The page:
On Labor Day remember those who worked and bled to create the middle class

Summary: We take the growth of a prosperous middle class as the just due of Americans. In fact generations of union activism played the largest role in creating it, it existed for only a few generations, and now dies. On this Labor Day let’s revisit the lost history of the union movement, and consider lessons we can learn from it.

“To remember the loneliness, the fear and the insecurity of men who once had to walk alone in huge factories, beside huge machines. To realize that labor unions have meant new dignity and pride to millions of our countrymen. To be able to see what larger pay checks mean, not to a man as an employee, but as a husband and as a father. To know these things is to understand what American labor means.”

— Adlai Stevenson’s speech to the American Federation of Labor in NYC on 22 Sept. 1952.

Union: bargain or beg


  1. The rise and Fall of America’s Middle Class.
  2. Throwing away what as gained over 150 years.
  3. For More Information.
  4. A note from our past.


(1) Rise & Fall of America’s Middle Class

Since 1990 wages are falling as a share of Gross Domestic Income (GDI); profits are rising. The reasons are complex, the result has by now become unmistakable: a shift of our national income from return on labor to return on capital. Since the nation’s wealth is so highly concentrated, the result is rising inequality of income.

Wages as a share of Gross Domestic Income: down and falling. The actual picture for workers is far worse than this, since these “wages” includes the vast sums paid to senior corporate managers — sums beyond anything seen until 1980s.

FRED: wages' share of gross domestic income

Profits as a share of Gross Domestic Income: the long drop reversed, like so many things, during the 1980s. Since then it’s been a holiday for plutocrats.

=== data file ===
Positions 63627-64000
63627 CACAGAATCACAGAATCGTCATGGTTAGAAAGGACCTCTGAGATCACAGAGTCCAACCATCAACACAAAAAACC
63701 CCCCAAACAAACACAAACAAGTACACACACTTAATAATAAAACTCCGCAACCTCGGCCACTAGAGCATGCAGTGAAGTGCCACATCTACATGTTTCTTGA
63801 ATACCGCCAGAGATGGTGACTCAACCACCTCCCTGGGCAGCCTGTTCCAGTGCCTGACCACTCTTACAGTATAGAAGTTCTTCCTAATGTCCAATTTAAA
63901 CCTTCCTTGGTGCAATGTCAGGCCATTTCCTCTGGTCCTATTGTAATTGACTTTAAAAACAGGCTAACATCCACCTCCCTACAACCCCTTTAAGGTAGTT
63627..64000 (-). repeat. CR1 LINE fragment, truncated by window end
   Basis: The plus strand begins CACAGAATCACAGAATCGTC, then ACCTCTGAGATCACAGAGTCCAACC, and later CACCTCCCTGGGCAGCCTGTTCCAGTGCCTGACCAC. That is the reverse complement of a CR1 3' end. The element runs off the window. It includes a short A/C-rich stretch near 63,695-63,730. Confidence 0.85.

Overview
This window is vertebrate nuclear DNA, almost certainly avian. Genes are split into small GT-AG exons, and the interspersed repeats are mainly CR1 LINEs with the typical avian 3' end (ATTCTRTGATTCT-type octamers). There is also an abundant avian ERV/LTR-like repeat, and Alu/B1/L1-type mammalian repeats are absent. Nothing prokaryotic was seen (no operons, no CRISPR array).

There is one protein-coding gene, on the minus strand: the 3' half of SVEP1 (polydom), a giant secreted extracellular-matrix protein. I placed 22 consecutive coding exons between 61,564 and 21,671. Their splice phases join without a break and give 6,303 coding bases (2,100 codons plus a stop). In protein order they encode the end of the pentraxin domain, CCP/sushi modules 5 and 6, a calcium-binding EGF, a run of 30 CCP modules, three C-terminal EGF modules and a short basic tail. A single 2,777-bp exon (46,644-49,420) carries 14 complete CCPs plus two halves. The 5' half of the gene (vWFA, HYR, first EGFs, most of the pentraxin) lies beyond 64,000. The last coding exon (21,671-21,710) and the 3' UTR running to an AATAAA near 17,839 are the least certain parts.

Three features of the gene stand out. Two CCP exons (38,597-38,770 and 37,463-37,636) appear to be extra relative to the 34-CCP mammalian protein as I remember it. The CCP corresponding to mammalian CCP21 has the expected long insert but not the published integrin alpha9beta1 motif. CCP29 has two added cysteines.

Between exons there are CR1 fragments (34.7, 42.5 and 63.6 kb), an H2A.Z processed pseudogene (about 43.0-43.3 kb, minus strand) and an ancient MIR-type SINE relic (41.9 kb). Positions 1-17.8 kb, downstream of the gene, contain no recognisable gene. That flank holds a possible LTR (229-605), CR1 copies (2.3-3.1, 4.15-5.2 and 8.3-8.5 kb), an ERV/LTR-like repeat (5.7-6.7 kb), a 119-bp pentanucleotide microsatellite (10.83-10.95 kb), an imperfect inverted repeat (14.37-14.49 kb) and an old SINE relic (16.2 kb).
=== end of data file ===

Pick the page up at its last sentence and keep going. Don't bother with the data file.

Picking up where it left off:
FRED: profits' share of gross domestic income

(2)  Throwing away the gains from 150 years of struggle

The middle class was not a gift of the Blue Fairy. Instead of “Bibbidi-Bobbidi-Boo” workers mobilizing against their employers — who in response organized cartels to fight their employees and raise prices for their customers. It took 150 years to build America’s middle class.

The victory of unions was foundational for the growth of America’s middle class. they provide a voice, political muscle, money for research and training people to counter the massive institutional power of corporations. The fall of the unions was a major factor undermining the middle class. It had many causes: corruption, greed, stupidity, infiltration by organized crime — and the long successful counter-revolution by corporations, now quickly eroding away the middle class.

Gains from generations of struggle lost carelessly in a generation. As a sign of their brazen return to power, mega-corps have re-instituted illegal wage cartels: such as those reveal among technology companies and entertainment companies — plus those we don’t know about (these are easy to hide if done informally). What will American look in another generation?

It was a long bloody struggle, For a blow-by-blow of unions rise see this series by Erik Loomis (Asst Prof of History, U RI). The toll these people paid is as much a cost of building America as that paid by the members of our armed forces.

Reform button

(3)  For More Information

Vital to remember: “The Myth of the Middle Class” by Alan Nasser (professor emeritus of political economy, Evergreen State College) at CounterPunch. Most Americans been poor since the 1% took control in the late 19th century, crushing the independent craftsmen and farmers with frequent and long depressions.